Pentagon to resume career grants to military spouses
Facing a phalanx of angry military spouses, the Defense Department said Thursday it will resume payments for college courses and job training for spouses who already had applied for grants when the popular program was halted abruptly last month.
The Associated Press
By the numbersThe military says more than 681,000 Americans are married to active-duty service members, who move an average of every three years. A 2007 Defense Department survey showed 46 percent of spouses of enlisted personnel held civilian jobs, while 9 percent were unemployed but looking for work.
The Associated Press
SAVANNAH, Ga. — Facing a phalanx of angry military spouses, the Defense Department said Thursday it will resume payments for college courses and job training for spouses who already had applied for grants when the popular program was halted abruptly last month.
The official in charge of the year-old program that pays up to $6,000 for career advancement also apologized for suspending the grants without first notifying thousands of military spouses enrolled. He said grants were halted Feb. 16 because an unexpected spike in enrollment busted the program's $174 million budget.
More than 136,000 spouses who were enrolled or had applied for grants before the shutdown can resume signing up for classes Saturday, said Tommy Thomas, deputy undersecretary for defense who oversees the grants.
The program — called Military Spouse Career Advancement Accounts, or MyCAA — started in March 2009. Spouses of active-duty military service members and of reservists called to active duty could apply for up to $6,000 to pay for college tuition or costs associated with professional licenses and certificates.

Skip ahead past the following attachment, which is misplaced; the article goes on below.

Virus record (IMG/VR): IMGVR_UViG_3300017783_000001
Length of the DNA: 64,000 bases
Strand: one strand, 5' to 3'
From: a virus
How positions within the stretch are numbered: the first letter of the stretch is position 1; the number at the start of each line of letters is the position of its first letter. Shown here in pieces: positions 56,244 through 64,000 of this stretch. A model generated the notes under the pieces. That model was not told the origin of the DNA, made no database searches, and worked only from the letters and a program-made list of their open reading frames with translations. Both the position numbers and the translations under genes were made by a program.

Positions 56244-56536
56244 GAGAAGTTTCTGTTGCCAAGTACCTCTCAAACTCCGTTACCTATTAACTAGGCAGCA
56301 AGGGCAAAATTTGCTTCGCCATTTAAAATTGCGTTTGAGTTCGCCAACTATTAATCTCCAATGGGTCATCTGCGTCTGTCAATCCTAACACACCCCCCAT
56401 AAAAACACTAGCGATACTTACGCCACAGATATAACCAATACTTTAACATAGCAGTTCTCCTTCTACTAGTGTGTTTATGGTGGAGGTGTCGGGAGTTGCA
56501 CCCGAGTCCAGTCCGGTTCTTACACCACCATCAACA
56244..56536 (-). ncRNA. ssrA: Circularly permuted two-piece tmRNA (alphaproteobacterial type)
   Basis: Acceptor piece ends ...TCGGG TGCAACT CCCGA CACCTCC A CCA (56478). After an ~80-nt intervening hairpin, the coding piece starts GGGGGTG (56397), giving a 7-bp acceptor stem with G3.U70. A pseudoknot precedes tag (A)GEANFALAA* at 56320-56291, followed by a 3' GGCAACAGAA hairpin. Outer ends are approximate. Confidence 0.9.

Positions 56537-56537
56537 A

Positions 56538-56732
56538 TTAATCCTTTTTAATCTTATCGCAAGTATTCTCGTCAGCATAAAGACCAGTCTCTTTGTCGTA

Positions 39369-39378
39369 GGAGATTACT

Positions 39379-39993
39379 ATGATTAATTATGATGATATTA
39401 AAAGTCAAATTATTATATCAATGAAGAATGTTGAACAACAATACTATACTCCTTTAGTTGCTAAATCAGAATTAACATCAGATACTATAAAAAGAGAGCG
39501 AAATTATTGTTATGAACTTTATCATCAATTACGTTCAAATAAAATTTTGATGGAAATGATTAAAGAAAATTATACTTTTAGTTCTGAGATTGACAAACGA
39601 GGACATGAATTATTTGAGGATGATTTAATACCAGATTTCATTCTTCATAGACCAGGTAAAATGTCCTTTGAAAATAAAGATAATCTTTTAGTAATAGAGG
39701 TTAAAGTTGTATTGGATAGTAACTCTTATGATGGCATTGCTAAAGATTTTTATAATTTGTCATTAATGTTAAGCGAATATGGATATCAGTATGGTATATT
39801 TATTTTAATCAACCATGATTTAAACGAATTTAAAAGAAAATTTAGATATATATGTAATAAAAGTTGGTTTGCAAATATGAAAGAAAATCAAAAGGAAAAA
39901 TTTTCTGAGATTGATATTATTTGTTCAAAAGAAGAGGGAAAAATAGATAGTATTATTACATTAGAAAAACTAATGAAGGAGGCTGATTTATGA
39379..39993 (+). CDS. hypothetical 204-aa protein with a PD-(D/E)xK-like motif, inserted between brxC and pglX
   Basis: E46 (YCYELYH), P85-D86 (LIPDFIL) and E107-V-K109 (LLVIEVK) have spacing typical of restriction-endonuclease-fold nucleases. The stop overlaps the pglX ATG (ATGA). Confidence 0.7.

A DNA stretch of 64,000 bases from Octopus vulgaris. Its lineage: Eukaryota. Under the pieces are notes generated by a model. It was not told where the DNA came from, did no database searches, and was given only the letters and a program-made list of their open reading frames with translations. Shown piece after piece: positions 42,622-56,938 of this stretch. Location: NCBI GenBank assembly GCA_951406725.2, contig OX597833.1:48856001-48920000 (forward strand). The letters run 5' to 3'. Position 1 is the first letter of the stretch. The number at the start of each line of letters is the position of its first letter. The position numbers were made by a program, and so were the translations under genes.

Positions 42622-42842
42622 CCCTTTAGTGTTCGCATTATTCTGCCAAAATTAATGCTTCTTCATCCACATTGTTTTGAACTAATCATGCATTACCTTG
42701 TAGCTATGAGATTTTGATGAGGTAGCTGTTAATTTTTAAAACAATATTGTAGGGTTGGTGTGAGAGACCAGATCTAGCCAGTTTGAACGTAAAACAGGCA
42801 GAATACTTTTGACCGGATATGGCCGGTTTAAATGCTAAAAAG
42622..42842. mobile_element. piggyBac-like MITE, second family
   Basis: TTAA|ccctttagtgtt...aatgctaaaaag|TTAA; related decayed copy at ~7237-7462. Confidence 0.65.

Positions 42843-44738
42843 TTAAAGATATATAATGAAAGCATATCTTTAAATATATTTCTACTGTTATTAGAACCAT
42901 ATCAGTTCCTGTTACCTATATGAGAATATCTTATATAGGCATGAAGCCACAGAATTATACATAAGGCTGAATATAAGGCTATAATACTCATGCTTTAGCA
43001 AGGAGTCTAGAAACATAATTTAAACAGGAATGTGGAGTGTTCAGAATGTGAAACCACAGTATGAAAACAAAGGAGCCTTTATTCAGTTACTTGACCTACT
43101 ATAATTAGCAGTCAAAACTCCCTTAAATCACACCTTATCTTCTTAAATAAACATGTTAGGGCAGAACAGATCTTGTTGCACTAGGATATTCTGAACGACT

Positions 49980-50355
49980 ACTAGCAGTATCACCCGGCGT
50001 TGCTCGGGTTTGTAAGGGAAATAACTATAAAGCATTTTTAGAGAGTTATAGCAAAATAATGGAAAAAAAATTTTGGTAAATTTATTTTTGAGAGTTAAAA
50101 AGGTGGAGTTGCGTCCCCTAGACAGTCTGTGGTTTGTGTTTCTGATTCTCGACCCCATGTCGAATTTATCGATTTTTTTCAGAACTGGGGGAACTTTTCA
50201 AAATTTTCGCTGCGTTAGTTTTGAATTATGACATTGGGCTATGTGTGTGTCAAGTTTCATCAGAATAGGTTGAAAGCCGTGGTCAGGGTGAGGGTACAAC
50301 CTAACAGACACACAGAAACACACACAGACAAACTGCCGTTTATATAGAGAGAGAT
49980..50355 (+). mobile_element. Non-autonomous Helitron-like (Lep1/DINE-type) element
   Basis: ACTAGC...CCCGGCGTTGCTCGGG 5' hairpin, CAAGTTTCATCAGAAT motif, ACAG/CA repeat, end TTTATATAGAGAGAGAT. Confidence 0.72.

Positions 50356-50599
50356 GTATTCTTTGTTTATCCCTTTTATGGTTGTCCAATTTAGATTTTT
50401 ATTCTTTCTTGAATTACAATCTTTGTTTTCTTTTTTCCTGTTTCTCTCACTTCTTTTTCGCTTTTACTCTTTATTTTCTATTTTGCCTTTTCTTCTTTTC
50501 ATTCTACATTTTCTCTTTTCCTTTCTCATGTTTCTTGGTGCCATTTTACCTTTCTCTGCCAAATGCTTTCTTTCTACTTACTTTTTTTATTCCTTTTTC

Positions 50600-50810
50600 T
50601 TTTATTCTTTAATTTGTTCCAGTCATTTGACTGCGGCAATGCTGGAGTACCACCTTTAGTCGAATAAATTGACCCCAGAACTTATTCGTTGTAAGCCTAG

The grants were intended to help spouses find better jobs, since frequent moves by military families often hamper their careers.
The response was overwhelming. By the time MyCAA was suspended last month, 98,000 spouses were enrolled and more than 38,000 more had applications pending. If all received the full $6,000 grant, the estimated cost would exceed $819 million — nearly five times the program's budget.
Maj. April Cunningham, a Defense Department spokeswoman, said officials were able to reprogram funds to meet MyCAA's immediate needs. But new grant applications won't be accepted until the department decides on a long-term plan for the program.
The program's sudden suspension last month stunned and outraged military spouses. More than 1,200 joined a Facebook group to vent their outrage; others began planning a protest rally in Washington, D.C., or Norfolk, Va. Many enlisted help from 67 congressmen who sent a letter to Defense Secretary Robert Gates.
"The spouses are extremely happy — they feel that their voices were heard," said Rebecca Duncan, wife of a Navy sailor stationed in Corpus Christi, Texas. "We spouses put the pressure on them, and we really think that's what spurred them to turn around."
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